Sanskrit must be taken back from the clutches of Hindu supremacists, bigots, believers in brahmin exclusivity, misogynists, Islamophobes and a variety of other wrong-headed characters on the right, whose colossal ambition to control India’s vast intellectual legacy is only matched by their abysmal ignorance of what it means and how it works
An article in this paper on July 30 revealed that Dina Nath Batra, head of the Shiksha Bachao Andolan Samiti, had formed a “Non-Governmental Education Commission” (NGEC) to recommend ways to “Indianise” education. I had encountered Mr. Batra’s notions about education during a campaign I was involved with in February and March this year, to keep the American scholar Wendy Doniger’s books about Hindus and Hinduism in print. His litigious threats had forced Penguin India to withdraw and destroy a volume by Prof. Doniger, and this was even before the national election installed the Bharatiya Janata Party (BJP) as the ruling party in Delhi.
Ever since Mr. Narendra Modi’s government has come to power, Mr. Batra has become more active, zealous and confrontational in stating his views about Indian history, Hindu religion, and what ought to qualify as appropriate content in schoolbooks and syllabi not only in his native Gujarat but in educational institutions all over the country. He is backed up by a vast governmental machinery, by the fact that Mr. Modi himself has penned prefatory materials to his various books, and of course by the Rashtriya Swayamsevak Sangh (RSS), of which he has been a member and an ideologue for over several decades.
Anything but ordinary
It’s unclear what the status or authority of Mr. Batra’s proposed NGEC is to be, but I was struck by the mention of one of my former teachers as a potential member of this commission. Seeing the name of Prof. Kapil Kapoor took me back to my days as an M.A. student in English and Linguistics at Jawaharlal Nehru University (JNU). Prof. Kapoor first introduced me and my classmates to traditions of literature, language philosophy, literary analysis, poetics, semiotics, grammar and aesthetics in Sanskrit. Many of us went on to write doctoral dissertations about these subjects, deviating from British, American and postcolonial literature, and the European literary and critical theory that constituted the bulk of our coursework.
Prof. Kapoor ended up becoming dean and rector, and later, during the National Democratic Alliance (NDA) regime, setting up the Centre for Sanskrit Studies at JNU. He and I lost touch, partly because I went away overseas and partly because of our political disagreements that were becoming increasingly apparent. But encounters with other scholars like the philosopher Arindam Chakrabarti, the Panini expert George Cardona, and the Sanskritist, and eventually my doctoral supervisor, Sheldon Pollock made me decide to pursue more seriously the path that I had glimpsed in Prof. Kapoor’s classroom: I took up the study of Sanskrit for real.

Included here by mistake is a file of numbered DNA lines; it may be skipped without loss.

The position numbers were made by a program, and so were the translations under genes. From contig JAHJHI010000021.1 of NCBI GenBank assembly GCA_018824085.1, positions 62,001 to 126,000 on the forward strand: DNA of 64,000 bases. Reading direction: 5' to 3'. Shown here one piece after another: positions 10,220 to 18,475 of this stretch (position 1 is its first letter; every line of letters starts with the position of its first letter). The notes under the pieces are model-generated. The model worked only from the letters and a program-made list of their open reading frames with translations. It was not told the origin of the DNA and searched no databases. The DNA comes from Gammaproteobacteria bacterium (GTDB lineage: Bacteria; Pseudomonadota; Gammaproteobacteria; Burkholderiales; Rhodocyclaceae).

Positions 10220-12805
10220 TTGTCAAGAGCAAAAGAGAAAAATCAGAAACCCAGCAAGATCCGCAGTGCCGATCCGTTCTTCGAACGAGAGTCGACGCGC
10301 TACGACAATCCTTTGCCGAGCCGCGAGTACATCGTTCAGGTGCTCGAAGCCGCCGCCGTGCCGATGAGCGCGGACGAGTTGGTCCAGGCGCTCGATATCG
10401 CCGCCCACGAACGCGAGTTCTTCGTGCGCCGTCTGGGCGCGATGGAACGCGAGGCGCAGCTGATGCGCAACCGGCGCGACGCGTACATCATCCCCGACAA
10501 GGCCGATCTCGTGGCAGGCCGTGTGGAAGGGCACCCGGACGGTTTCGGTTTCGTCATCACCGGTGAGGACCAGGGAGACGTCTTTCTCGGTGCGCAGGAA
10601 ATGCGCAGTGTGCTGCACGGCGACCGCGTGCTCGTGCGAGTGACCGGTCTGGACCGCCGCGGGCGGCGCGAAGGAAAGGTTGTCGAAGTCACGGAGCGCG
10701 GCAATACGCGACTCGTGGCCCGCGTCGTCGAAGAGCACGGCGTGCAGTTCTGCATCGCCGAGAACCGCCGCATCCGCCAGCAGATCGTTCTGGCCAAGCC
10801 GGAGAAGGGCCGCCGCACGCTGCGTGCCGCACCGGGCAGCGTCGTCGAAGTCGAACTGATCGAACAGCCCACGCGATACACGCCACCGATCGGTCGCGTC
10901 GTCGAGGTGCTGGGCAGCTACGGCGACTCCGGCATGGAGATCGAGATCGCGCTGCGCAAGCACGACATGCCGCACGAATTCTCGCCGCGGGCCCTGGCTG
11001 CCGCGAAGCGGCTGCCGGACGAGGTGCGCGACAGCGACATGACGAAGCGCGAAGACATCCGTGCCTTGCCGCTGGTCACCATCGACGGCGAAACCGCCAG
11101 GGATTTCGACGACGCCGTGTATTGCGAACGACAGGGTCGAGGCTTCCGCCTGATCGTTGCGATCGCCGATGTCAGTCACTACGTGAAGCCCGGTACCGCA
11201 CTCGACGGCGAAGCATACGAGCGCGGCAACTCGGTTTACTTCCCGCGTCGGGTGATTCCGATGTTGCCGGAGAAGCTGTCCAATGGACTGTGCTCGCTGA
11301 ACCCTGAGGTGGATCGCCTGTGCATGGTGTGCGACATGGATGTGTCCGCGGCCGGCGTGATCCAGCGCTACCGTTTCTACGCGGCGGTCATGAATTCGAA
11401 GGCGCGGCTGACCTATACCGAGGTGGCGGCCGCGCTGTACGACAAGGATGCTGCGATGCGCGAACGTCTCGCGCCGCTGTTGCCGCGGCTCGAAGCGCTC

One of the reasons this did not seem outlandish to me was because my father is a poet and writer in Hindi, and I had been exposed to Indian literary and intellectual traditions at home from a very young age. Along the way I had studied Romance languages as well, so that adding Sanskrit to the repertoire did not feel at all counter-intuitive. At Oxford, I wrote an M.Phil thesis about how the study of Sanskrit had shaped the ideas of Ferdinand de Saussure, the father of modern linguistics in Europe. But after that, when I entered the South Asian Languages and Civilizations doctoral program at the University of Chicago, I did not properly realise what I had signed up for.
Learning philology and Indology at Chicago was intensely challenging, yet also proportionately gratifying. We had the best scholars of South Asian studies in the world for our teachers. Along with a small group of classmates, most of whom are professors now in America’s top universities, I spent hundreds if not thousands of hours at the Regenstein Library, painstakingly unpacking sutras, verses, commentaries and arguments in a range of Sanskrit texts, increasingly difficult as we moved to more advanced levels.
It’s hard to describe the peculiar pain and pleasure of this language, so strict are its formal rules, so complex the ideas it allows one to formulate, express and analyse. Sanskrit enables thought at a level distinct from ordinary thinking in the languages of everyday life. This is not to say that one cannot have a perfectly ordinary conversation in spoken Sanskrit: one can, of course, and in Sanskrit pedagogical environments, this is normal. But most of the vast literature available in this amazing language is specialised, technical and anything but ordinary. D. Venkat Rao estimates that some 30 million texts in various forms exist in Sanskrit at this time, the largest textual corpus of any extant human language.
Half of my long years as a doctoral student were spent away from Chicago, in India. For my dissertation, I read a small body of late medieval Sanskrit dharmashastra works. These were texts of a legal and normative nature that were specifically about shudra-dharma: the rituals, duties and constraints associated with shudras, the social category that constitutes the fourth stratum of the orthodox brahminical fourfold varna-vyavastha, what we now normally designate as the “caste system.” I read with pandits and professors, at mathas, Sanskrit colleges, Oriental institutes and Sanskrit departments within regular universities, in places like Mysore, Bangalore and Pune. I even studied Kannada and Marathi to ease my passage.